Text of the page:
Fall is festival time in eastern Kentucky. The cooler weather and the colorful hills are a tip off that it is time for parades, beauty pageants and the Jenny Wiley Festival.
The Festival gets its name from Jenny Wiley, a legendary pioneer woman who was taken captive by hunting party of native Americans in 1789. Jenny, whose brother and children were killed in the attack, was held for several months in what is presently Little Mud Lick Creek, Johnson County, Kentucky. She managed to escape to Harman’s Blockhouse in what was then Floyd County. With the help of the settlers at Harman’s Blockhouse, Jenny made her way back to Walker’s Creek, Virginia where she began a new family with her husband, Thomas. In approximately 1800, the Wiley family crossed the Big Sandy River, and settled in what is currently Johnson County, Kentucky.
There is a historical trail in Jenny’s honor that runs from Johnson to Floyd County and goes right by Harman’s Landing. The Jenny Wiley State Resort Park in Prestonsburg is named in her honor. And so is our festival.
This was the second year our Grow Appalachia team had a booth at the festival. This year we partnered with the Floyd County Farmers’ Market and Appalachian Roots. We had volunteers participate in the Jenny Wiley 5K Walk/Run Against Diabetes and had all sorts of wonderful conversations about the Farmers’ Market, farming and gardening in general and Grow Appalachia specifically. We had several new families express an interest in being a part of our 2014 program. They loved the thought of growing and preserving fresh food, something that was sorely lacking at the festival.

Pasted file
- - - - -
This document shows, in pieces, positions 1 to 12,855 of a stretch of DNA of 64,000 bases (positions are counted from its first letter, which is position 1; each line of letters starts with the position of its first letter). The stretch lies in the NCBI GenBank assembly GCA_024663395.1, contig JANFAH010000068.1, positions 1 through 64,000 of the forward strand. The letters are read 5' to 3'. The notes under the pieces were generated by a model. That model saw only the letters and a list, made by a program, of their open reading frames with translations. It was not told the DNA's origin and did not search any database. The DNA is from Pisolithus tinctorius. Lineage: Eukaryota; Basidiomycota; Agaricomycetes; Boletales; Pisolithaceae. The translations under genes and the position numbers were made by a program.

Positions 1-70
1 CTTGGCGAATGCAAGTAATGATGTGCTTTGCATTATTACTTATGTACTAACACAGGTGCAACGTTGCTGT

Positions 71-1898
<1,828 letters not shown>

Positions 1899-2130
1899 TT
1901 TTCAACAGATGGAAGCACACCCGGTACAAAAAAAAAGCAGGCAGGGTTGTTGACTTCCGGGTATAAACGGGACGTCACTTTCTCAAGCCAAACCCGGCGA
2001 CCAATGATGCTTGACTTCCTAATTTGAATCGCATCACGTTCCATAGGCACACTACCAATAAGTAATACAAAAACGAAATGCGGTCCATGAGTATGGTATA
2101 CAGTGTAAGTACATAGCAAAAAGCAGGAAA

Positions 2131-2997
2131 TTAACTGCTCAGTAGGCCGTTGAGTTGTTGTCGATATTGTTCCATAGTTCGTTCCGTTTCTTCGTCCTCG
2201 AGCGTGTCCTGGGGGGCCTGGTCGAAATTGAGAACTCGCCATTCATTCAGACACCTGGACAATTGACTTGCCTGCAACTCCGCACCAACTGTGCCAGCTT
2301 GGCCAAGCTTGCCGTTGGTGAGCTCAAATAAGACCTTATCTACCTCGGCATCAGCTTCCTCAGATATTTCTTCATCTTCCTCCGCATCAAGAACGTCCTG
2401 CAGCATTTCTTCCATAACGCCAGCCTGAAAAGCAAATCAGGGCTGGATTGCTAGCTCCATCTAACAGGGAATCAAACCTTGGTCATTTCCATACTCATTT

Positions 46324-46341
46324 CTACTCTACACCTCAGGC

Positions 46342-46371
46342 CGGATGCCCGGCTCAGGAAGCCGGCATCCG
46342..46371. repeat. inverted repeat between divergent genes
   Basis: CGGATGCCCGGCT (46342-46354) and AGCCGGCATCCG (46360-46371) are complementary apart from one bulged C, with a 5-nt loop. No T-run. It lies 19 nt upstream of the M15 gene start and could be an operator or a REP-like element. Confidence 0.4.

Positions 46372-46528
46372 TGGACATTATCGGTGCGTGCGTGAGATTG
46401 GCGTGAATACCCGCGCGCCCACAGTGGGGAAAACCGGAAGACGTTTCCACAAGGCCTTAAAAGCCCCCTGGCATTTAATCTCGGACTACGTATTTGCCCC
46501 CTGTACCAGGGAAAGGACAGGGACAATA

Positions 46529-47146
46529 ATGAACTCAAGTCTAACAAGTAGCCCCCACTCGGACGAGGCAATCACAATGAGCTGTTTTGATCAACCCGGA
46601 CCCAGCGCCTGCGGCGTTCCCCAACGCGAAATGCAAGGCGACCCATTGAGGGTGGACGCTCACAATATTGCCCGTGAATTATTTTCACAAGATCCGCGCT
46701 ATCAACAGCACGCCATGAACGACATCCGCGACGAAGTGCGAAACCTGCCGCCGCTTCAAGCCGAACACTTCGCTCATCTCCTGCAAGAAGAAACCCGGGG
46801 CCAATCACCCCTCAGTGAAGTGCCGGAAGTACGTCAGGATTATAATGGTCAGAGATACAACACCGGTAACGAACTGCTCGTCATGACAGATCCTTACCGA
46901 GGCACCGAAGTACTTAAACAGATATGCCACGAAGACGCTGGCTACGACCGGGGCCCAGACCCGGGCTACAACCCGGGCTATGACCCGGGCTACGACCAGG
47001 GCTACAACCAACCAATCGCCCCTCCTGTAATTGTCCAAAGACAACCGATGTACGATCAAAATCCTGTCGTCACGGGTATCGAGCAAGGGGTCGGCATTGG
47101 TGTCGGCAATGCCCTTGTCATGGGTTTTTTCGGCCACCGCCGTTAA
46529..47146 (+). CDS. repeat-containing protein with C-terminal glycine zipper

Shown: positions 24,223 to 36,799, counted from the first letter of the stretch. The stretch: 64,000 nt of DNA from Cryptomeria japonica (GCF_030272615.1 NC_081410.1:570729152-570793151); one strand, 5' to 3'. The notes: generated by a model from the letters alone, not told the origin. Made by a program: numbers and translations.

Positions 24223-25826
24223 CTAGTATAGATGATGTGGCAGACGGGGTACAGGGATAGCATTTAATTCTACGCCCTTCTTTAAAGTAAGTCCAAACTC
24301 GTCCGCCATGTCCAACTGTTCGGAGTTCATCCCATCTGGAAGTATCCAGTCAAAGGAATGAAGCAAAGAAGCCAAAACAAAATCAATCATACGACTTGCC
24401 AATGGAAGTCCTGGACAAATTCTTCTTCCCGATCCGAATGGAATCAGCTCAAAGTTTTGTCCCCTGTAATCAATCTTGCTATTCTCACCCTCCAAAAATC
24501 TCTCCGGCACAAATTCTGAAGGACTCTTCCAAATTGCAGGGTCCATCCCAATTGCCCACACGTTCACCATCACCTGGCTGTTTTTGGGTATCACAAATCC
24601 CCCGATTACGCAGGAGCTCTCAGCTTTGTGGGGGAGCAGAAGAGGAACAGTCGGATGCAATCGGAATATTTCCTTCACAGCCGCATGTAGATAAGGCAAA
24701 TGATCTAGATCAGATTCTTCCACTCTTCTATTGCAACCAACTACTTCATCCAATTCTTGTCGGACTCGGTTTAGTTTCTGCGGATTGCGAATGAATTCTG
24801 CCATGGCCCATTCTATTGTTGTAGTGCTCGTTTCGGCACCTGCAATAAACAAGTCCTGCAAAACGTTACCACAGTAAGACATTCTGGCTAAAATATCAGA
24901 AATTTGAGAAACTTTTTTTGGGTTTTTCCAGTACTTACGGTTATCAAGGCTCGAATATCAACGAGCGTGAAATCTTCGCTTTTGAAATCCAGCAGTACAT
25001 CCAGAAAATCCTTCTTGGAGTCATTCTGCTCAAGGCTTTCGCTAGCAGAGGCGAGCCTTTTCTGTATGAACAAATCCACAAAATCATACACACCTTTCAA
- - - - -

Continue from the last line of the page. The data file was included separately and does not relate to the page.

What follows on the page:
Blooming onions, funnel cakes and deep fried Oreos were in abundance but I did not find one booth with veggies, fresh or otherwise. Floyd County was ranked last of Kentucky’s 120 counties in the Robert Wood Johnson Foundation’s 2013 County Health Ranking report. Watching the people passing by our booth, I could see at least one reason our ranking was so bad—junk food.
But next year things will be different. We hope to have a Farmers’ Market booth at the festival. This year we ended our season the week before the festival because our market spot becomes the food court location during the festival. But best of all, if things go as planned, fresh food will be available too, provided by Grow Appalachia families and processed in home based and certified kitchens. Veggies on a stick anyone?